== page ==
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Under the Skin review: Scar Jo as alien robot might change the way we look at contemporary crime

The layers of Under the Skin are deep, and the human mind might have a hard time comprehending them at first. But after about 45 minutes of watching this new movie from Jonathan Glazer we learn of the strange and twisted world of a certain type of serial killing that really gets you wondering about organized crime and the simultaneous advantage of technology to produce a mass murder-type scheme in a way that’s totally like, UHHH what the f*ck? Oh, and it’s based on a novel by Michel Faber!

Under the Skin takes place in the Scotland countryside somewhere by the water (it’s gorgeous). Scar Jo is the femme bot that’s programmed to mass kill people by luring them in to her van, where she seduces them into following her through a strange house—stripping naked as they can’t help but follow that hot bod along some dark space where unlike her victims who sink in some weird black substance that never really is explained at all, making the book an even more intriguing-sounding read.

I will admit at one point I was just like, OK WHERE IS THIS GOING, WHAT IS THIS BLACK STUFF? However Glazer never failed to disappoint with the climactic scene of the dark, dark place this very, uhhh, let’s just say bloody and totally disgusting image of a whole other level of morbid that might ring as somewhat of a “tough” watch. Not to say you shouldn’t still see it because it’s honestly the greatest thing to happen in sci-fi in a while in that no one’s come close to doing anything like it before, but also that its visuals remind me of an way earlier Lynch-style display that’s memorable.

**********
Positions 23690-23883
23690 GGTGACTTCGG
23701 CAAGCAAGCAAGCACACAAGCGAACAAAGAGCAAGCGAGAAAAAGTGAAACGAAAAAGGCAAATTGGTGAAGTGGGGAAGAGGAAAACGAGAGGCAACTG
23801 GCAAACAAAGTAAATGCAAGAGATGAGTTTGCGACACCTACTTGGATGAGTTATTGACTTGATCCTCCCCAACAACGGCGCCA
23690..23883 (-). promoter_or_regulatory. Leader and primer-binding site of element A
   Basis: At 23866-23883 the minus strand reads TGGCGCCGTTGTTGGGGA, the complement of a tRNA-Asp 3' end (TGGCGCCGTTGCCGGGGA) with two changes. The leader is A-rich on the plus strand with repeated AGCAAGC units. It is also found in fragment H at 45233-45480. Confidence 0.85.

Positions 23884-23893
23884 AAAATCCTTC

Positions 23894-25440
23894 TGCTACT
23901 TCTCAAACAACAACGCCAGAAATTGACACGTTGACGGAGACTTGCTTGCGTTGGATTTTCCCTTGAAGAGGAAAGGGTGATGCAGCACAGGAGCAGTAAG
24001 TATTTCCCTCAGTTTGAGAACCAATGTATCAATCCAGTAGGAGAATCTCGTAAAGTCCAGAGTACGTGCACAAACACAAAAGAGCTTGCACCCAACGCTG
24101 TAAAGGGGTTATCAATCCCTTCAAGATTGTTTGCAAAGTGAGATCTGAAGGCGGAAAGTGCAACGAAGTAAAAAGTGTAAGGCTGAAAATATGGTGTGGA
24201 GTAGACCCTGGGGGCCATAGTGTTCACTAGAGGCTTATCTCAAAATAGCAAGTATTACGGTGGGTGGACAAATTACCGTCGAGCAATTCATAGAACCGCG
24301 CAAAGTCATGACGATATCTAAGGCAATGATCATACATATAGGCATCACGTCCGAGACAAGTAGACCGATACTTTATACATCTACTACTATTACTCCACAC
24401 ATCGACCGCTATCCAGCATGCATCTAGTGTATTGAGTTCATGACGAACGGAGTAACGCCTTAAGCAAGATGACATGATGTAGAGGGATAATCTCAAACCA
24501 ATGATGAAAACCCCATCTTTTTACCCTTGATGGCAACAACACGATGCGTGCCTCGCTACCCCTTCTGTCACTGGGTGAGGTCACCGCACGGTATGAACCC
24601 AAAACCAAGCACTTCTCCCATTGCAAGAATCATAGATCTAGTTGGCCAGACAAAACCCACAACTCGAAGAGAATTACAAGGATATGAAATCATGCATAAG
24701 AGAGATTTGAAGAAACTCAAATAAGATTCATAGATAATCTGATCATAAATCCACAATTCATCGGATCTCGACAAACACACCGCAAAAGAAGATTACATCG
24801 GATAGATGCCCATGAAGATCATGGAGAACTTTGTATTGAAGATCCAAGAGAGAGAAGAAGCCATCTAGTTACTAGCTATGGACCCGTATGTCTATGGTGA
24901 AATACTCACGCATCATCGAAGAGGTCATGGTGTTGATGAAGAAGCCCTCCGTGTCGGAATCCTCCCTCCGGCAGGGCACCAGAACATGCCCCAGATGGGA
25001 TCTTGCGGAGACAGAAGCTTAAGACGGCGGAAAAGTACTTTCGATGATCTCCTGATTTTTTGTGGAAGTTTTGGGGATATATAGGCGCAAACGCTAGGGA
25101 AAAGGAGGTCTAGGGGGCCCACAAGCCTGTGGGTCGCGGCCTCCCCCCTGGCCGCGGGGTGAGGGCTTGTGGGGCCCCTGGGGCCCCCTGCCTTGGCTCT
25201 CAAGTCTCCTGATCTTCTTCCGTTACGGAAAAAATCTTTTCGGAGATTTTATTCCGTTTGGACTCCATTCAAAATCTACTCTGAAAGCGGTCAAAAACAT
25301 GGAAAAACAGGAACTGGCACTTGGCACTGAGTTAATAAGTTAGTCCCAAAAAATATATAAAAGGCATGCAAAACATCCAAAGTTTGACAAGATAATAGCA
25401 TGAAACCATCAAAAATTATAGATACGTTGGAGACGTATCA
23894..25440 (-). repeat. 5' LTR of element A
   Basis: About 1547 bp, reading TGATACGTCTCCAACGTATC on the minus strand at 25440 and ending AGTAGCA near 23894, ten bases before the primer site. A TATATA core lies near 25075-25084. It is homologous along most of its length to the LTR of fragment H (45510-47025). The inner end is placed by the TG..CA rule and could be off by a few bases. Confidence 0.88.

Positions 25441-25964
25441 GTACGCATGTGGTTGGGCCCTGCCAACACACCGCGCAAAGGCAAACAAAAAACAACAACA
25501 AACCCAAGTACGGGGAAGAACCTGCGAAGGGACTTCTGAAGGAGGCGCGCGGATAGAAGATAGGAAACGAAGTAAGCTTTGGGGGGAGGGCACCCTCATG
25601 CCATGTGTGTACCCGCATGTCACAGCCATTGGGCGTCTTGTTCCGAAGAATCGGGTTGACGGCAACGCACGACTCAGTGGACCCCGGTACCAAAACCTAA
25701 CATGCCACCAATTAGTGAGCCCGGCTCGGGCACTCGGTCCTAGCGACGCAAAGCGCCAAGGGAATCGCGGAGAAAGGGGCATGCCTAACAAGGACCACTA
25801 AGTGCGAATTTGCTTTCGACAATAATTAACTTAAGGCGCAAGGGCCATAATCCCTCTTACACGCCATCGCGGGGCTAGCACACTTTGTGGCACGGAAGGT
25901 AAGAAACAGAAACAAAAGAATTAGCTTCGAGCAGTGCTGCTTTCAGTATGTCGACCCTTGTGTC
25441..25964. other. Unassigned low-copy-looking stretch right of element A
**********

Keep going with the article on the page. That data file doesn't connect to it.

Mica Levi really sets the stage in this one with his unforgettable score playing along to a very moody film with its dull setting and also pays close attention to the human condition: the robot, unable to sense ugliness in people so that when she is trying to trick them into coming back to her creepy abode, she does not necessarily mind the victim’s oddly shaped face, or less than ideal body shape.

There is a whole other level of Glazer’s film that remains unexplained, like who was responsible for programming her (was it the guy by the water? Nobody knows)… Whatever the case, the audience leaves the theater asking questions. Which is not necessarily a bad thing nowadays, given all the really bad sci-fi movies that just leave you wondering why you wasted $15 (Glazer’s film is not a waste of $15).

(photo via Verge)

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Kaitlin Duffy is a writer from Cleveland. When she's not blogging or pondering the great complexities of the world and outer space, she is finding rare vinyl steals, visiting new places, laughing often, Instagramming everything in sight, watching movies, or working on her first feature Port de Cleve.